On January 18, 2002, for reasons that are in dispute, Gruber was terminated by Louis Hornick. She claims that she was sexually harassed and terminated in retaliation for raising complaints. Defendants argue that Gruber was terminated for proper business reasons. Six months after being terminated, Gruber filed this action, asserting claims pursuant to Title VII of the Civil Rights Act of 1964, 42 U.S.C. § 2000a, et seq., and the New York City Civil Rights Law, N.Y. City Admin. Code §§ 8-107 et. seq. Defendants have now moved to compel Gruber to arbitrate their disputes.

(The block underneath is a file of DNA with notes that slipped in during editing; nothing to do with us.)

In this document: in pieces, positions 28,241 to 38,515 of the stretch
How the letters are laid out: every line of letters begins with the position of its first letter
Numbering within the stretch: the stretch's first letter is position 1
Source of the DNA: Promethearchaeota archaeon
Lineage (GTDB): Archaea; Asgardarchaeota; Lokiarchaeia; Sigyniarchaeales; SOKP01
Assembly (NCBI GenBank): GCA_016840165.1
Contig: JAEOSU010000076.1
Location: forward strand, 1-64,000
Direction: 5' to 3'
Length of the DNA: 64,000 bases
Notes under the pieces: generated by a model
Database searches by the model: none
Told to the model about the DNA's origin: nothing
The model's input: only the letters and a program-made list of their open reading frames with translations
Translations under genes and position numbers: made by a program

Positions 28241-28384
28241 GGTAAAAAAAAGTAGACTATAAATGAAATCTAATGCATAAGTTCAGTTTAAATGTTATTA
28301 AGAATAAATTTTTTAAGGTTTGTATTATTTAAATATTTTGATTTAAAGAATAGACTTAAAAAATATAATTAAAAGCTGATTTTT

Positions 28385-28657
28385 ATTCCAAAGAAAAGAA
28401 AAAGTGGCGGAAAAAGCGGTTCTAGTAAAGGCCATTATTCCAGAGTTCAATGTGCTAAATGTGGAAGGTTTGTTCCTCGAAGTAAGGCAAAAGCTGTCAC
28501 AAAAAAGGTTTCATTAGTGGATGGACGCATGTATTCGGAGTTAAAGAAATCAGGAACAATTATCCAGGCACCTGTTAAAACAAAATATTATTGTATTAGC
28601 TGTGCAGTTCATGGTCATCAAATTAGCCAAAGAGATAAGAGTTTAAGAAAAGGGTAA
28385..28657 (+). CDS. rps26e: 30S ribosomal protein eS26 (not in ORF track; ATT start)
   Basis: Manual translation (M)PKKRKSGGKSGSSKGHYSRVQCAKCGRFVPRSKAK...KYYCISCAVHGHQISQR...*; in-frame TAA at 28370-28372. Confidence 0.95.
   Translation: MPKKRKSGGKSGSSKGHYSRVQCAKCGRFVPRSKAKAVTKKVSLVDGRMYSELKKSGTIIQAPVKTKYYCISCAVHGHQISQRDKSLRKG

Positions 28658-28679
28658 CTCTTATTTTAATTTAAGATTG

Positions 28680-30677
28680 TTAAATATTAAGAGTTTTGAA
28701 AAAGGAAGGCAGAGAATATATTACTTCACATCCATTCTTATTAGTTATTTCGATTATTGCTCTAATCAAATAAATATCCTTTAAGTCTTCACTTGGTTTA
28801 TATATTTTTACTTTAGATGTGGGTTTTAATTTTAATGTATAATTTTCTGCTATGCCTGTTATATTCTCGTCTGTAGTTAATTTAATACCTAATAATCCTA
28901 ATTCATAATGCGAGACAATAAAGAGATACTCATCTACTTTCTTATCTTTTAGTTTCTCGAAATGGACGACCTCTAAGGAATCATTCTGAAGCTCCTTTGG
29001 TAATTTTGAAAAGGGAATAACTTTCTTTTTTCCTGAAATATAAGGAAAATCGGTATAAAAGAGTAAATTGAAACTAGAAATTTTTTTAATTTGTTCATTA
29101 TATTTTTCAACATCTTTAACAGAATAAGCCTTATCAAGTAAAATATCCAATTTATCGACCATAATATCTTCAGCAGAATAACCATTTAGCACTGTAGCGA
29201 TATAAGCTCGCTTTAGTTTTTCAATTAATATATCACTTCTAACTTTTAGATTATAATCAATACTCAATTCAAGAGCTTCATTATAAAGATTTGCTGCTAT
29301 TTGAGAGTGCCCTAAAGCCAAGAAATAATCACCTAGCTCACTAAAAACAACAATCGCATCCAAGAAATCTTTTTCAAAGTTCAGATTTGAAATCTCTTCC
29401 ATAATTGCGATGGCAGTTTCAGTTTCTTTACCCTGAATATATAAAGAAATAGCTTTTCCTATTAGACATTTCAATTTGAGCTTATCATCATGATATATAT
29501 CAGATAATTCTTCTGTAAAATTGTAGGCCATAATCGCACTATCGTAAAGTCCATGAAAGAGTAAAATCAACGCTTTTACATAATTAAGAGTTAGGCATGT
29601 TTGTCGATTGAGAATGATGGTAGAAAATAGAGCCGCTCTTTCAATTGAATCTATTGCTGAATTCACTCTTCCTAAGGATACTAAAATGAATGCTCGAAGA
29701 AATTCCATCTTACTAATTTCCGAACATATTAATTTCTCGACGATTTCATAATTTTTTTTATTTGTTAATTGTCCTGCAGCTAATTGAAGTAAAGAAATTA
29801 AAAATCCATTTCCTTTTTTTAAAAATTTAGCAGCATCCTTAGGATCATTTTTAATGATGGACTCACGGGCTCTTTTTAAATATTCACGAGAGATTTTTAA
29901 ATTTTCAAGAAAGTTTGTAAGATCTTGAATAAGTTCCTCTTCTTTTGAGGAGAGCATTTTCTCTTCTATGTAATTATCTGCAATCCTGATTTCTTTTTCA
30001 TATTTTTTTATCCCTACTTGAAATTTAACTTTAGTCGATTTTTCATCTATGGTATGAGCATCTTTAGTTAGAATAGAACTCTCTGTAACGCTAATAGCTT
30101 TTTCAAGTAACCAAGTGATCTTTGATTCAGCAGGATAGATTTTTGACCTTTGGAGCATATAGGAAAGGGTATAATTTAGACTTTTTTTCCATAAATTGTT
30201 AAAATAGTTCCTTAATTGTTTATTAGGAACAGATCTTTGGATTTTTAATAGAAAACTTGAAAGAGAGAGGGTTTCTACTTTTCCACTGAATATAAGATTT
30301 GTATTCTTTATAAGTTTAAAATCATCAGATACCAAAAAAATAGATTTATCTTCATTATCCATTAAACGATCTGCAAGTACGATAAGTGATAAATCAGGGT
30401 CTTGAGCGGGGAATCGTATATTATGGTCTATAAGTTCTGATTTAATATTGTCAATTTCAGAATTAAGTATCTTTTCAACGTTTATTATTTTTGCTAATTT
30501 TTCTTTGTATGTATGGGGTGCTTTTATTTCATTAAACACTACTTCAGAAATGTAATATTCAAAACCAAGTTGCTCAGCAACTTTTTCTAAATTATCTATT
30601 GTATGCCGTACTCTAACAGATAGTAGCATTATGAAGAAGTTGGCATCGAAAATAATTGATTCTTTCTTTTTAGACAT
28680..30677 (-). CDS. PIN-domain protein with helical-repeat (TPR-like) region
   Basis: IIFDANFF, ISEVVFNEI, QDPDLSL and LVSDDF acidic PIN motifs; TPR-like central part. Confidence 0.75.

The Federal Arbitration Act ("FAA") provides that "an agreement in writing to submit to arbitration an existing controversy . . . shall be valid, irrevocable and enforceable, save upon such grounds as exist at law or in equity for the revocation of any contract." 9 U.S.C. § 2. There is a strong federal policy favoring alternative means of dispute resolution, and in light of that policy, any doubts concerning the scope of arbitrable issues should be resolved in favor of arbitration. Arakawa v. Japan Network Group, 56 F. Supp. 349, 352 (S.D.N.Y. 1999) (citing Oldroyd v. Elmira Savings Bank, FSB, 134 F.3d 72, 76 (2d Cir. 1998) and Moses H. Cone Mem'l Hosp. v. Mercury Constr. Corp., 460 U.S. 1, 24-25, 103 S.Ct. 927, 941, 74 L.Ed.2d 765 (1983)). In determining whether to compel arbitration pursuant to the FAA, a court considers: 1) whether the parties agreed to arbitrate; 2) what the scope of the arbitration agreement is; and 3) whether Congress intended the federal statutory claims asserted by the plaintiff to be nonarbitrable. See Genesco, Inc. v. T. Kaiuchi & Co., 815 F.2d 840, 844 (2d Cir. 1987).